A Morning on Good Harbor Bay

I left home at about 2:45 a.m. yesterday to get to Sleeping Bear Dunes National Lakeshore at least an hour before dawn.  I wanted a little extra time, since I hadn’t planned where I was going to set up.  The weather forecast called for partially cloudy skies.  When I arrived at Glen Haven, the morning sky was a dark as could be. It became clear that there would be no colorful sunrise.  The only question was whether the clouds would be at all interesting.  I decided to set up on Good Harbor Bay.  If the sky was dull, I could always go in close at Shalda Creek or try for a woodlands shot along the Good Harbor Bay Trail.

To my great pleasure, when the sun came up (behind the clouds), the clouds revealed a moody structure and the driftwood on the beach made for foreground interest.

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Driftwood on the beach at Good Harbor Bay

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This driftwood sits in Shalda Creek as it approaches Good Harbor Bay in the background.

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After grabbing breakfast at Art’s Tavern in Glen Arbor, I returned to Good Harbor Bay to hike the Good Harbor Bay Trail.  The trail is an easy 2.8 miles, with no elevation gain.  The trail is interesting as the varieties of trees keeps changing along the way.  I was looking for a good woodlands shot, but finding order in the chaos of a forest isn’t as easy as you might think.  I finally decided to take a few shots of the trail itself.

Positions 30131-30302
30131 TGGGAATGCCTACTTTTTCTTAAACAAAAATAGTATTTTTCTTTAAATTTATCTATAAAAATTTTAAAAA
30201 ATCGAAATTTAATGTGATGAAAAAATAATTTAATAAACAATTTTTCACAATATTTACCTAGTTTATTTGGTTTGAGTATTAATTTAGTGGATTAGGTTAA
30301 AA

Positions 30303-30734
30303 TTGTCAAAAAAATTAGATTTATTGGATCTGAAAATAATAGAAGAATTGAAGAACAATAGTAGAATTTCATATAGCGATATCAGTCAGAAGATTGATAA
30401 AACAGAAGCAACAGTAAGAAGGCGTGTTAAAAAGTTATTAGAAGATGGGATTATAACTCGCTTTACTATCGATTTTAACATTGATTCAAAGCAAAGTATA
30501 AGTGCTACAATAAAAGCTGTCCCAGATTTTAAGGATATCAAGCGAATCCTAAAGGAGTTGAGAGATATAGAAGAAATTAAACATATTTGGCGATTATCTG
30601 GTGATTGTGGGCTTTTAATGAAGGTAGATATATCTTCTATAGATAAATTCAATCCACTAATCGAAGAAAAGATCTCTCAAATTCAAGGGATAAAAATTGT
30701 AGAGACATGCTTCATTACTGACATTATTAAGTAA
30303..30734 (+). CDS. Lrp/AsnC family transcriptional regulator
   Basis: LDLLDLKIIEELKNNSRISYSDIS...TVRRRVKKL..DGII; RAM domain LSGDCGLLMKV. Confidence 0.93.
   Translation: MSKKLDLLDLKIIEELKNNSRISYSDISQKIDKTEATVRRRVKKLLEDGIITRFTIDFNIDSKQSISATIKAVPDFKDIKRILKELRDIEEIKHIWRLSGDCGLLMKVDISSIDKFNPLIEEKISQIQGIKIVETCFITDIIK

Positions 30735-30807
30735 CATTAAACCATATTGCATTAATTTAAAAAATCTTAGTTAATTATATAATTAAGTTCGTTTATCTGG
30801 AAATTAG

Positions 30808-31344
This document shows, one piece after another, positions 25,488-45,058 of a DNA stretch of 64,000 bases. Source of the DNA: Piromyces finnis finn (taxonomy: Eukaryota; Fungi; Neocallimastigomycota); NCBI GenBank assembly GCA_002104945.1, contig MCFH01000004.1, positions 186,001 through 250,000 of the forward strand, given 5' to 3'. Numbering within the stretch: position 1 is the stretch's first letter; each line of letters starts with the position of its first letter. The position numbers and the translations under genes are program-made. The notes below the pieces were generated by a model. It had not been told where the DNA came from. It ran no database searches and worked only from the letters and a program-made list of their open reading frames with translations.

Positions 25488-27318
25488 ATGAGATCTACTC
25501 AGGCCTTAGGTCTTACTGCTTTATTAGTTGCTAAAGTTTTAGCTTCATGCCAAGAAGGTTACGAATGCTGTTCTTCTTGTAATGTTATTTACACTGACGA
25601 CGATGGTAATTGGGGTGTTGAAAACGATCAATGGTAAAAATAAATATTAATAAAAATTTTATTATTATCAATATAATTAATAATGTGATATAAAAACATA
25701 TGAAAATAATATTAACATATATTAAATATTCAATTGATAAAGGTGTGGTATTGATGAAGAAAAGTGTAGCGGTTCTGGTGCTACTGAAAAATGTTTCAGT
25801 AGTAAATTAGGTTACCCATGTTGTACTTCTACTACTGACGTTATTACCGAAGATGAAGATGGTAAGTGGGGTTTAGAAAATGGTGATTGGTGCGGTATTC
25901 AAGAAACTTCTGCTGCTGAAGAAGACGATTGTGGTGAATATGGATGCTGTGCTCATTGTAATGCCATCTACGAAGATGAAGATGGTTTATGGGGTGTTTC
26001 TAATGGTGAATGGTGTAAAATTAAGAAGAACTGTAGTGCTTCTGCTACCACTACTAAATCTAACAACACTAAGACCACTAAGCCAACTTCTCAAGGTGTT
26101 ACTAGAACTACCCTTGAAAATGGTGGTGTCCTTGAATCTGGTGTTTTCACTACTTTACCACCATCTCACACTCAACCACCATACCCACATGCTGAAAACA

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Before leaving Sleeping Bear Dunes National Lakeshore, I stopped by the Point Oneida farm district.  I like this stand of birches that have been drowned by the expanding wetlands the beavers have created in the area.  I thought I would try shooting it in black-and-white.

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Driving home on the Benzonia Trail (Benzie County Road 677), I was this scene just north of Fowler Road.  I did a quick u-turn to catch these shots. Can’t decide whether I like the photo better in landscape or portrait mode.

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Hiking the Wild Basin Trail to the Calypso Cascades

I hiked the Wild Basin Trail in Rocky Mountain National Park on Friday. I hiked to the Calypso Cascades, a round trip hike of 3.6 miles with a 700 foot elevation gain.

Just three tenths of a mile from the trailhead, a hiker is rewarded with views of lower and upper Copeland Falls.

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Hiking along North Saint Vrain Creek, the sound of rushing water accompanied me most of the way.

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Another mile up the trail from the Copeland Falls, the Wild Basin Trail Crosses North Saint Vrain Creek.

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The Calypso Cascades are another three tents of a mile up the mountain. The flow was down this time of year, but the falls are still a spectacular view.

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Ouzel Falls are another nine tenths of a mile up the trail with additional gain of 250 feet. I had originally hoped to get to Ouzel, but daylight and my water supply were getting low.  Perhaps another day.